The Ban That Bombed

Today, an international agreement reached in Croke Park to ban cluster bombs will take effect.

Over 100 countries agreed not to use these horrific weapons, and destroy stockpiles within eight years.

Notable exceptions include the USA, China, and Russia.

American and British troops used over twelve thousand cluster bombs during the invasion of Iraq.

Five years later, the bombs are still killing civilians.

But campaigners hope the agreement will stigmatise their use so much that countries who have not yet signed up will also agree to abandon their use.

Foreign Affairs Minister Micheál Martin said he was proud Ireland was able to play a strong part in its adoption.

This should present a moral dilemma for the Government, which allows US military planes to refuel at Shannon airport on their way to Iraq.

Yeah right.

The agreement contains a clause allowing countries who have banned the bomb to ‘continue to cooperate militarily with non-signatory nations’.

And there’s a get out of jail card allowing the use of new and improved cluster bombs which pick targets more precisely in the future.

How exactly something dropped from a plane can be precise isn’t explained.

So much for the ban.

A Judicial Separation

The Catholic archbishop of Dublin has offered his two cents on the Lisbon treaty debate.

Diarmuid Martin said it was regrettable that while Christian humanist values lay at the heart of the treaty, it was regrettable that it contained no explicit recognition of Europe’s Christian heritage.

I have to disagree.

Europe’s Christan heritage contains such wonders as the Inquisition, the persecution of Galileo, pogroms and witch hunts.

And anyone living in Ireland doesn’t have to look very far to see the long-lasting effects of religious wars.

But Ireland, like the rest of Europe, is changing.

The 2002 census showed the fastest growing religious category in Ireland as ‘atheist‘.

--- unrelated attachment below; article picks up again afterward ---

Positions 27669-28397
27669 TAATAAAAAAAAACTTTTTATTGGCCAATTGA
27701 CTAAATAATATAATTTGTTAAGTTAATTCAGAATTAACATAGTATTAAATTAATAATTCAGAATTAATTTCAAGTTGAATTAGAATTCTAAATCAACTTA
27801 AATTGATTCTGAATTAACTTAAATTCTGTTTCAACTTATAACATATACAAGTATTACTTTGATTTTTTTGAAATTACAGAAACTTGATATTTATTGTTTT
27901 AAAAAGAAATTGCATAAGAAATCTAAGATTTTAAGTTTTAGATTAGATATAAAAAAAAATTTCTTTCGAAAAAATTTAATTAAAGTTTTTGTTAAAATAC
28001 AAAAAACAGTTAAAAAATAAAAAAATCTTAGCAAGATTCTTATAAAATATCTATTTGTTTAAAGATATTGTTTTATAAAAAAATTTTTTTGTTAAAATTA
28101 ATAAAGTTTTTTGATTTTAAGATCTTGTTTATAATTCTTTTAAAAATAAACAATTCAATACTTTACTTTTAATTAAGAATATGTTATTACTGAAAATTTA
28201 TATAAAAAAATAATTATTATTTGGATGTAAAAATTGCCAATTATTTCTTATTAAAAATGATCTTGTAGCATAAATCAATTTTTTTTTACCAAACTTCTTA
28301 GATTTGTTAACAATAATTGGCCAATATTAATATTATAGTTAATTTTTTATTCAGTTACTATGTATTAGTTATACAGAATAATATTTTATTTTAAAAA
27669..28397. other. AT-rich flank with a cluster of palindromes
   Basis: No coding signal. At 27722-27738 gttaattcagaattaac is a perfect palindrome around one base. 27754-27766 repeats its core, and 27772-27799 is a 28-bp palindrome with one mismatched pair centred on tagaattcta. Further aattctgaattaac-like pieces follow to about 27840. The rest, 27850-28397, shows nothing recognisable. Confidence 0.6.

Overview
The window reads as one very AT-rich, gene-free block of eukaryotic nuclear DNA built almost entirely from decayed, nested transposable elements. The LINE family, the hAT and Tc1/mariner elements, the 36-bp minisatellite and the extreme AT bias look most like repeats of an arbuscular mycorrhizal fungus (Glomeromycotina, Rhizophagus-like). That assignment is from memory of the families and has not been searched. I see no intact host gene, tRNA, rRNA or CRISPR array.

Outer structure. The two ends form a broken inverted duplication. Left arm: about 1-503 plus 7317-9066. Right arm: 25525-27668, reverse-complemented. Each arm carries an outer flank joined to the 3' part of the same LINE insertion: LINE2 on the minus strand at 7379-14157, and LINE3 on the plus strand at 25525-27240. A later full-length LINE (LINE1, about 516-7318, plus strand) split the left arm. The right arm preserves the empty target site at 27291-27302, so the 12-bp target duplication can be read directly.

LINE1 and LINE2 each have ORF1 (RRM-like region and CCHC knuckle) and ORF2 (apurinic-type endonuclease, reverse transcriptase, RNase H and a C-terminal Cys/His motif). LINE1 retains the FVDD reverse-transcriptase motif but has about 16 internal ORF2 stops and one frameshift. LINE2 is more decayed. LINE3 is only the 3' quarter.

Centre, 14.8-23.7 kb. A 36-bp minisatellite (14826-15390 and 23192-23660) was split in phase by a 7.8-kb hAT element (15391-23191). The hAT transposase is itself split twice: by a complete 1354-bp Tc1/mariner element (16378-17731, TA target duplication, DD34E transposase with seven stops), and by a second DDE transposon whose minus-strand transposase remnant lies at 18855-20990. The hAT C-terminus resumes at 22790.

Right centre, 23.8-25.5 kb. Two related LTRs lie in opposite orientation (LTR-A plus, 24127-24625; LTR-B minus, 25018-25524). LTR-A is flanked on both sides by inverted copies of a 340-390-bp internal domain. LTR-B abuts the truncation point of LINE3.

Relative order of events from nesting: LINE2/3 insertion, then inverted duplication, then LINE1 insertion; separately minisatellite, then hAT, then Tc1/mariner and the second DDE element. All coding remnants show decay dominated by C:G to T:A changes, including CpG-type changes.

The picture changed again in 2006, as the number of atheists jumped by an additional 40,000.

Okay, I admit that mention of religious wars and persecution is a cheap shot.

But that doesn’t change the fact that the history of religion is not always a happy tale.

Placing religion in a constitution or treaty is never a good idea.

With so many conflicting religious beliefs – and the potential for religious conflict between them – the best and only course of action for the State – or States – is to stay above the debate.

fre spch nt so gr8

Despite yesterday’s 200 words, I have to confess I’m wary of text feedback on current affairs programmes.

Time was, news editors occasionally commissioned a vox pop to get a quick sampling of public opinion on an issue.

For a complex debate like the Lisbon treaty, with implications for economic policy, sovereignty, and neutrality, a vox pop gives a quick sampling of what the public think, which frames a debate between the opposing sides.

The vox pop shows which questions have to be asked. It doesn’t answer them.

Now, with instant email access, radio listeners can give their feedback immediately.

Radio producers are eager to exploit the technology, so that for instance a politician can be presented with a comment from a member of the public that might not have occurred to the interviewer.

And with SMS texting, you don’t even need a computer.

Naturally, at the end of the show, the presenter goes through the audience feedback.

The trouble is, u cnt sy mch w/txt.

In a ten or twenty minute interview, a lot of ground can be covered.

With an SMS, all you get is headline reaction.

My worry is that it just ends up cheapening the debate.

The Wearing Of The Green

Pat Kenny hosted a discussion on school uniforms and the hijab today.

The most interesting part of such discussions is often the feedback from listeners.

There were a few unusual opinions, to say the least.

There’s something odd about a country that lived the through penal laws getting hot under the collar about others who insist on religious expression.

More disturbing though is the ‘let them go back where they came from’ riposte in many of the emails to the programme.

But the most peculiar argument goes something like ‘crucifixes are banned in Saudi Arabia, so it’s fair play’.

Since when did we take lessons in public policy from theocratic dictatorships?

Several contributors noted with approval the French approach, which is to ban the hijab.

The trouble is, of course, the French ban all religious expression in their schools, which are strictly secular.

Not only that, they have done so since Napoleon set up the system two centuries ago.

In a country where the churches control 99% of primary schools, I can’t see that going down too well once the full consequences sink in.

As the old joke has it, if I was going there, I wouldn’t start from here.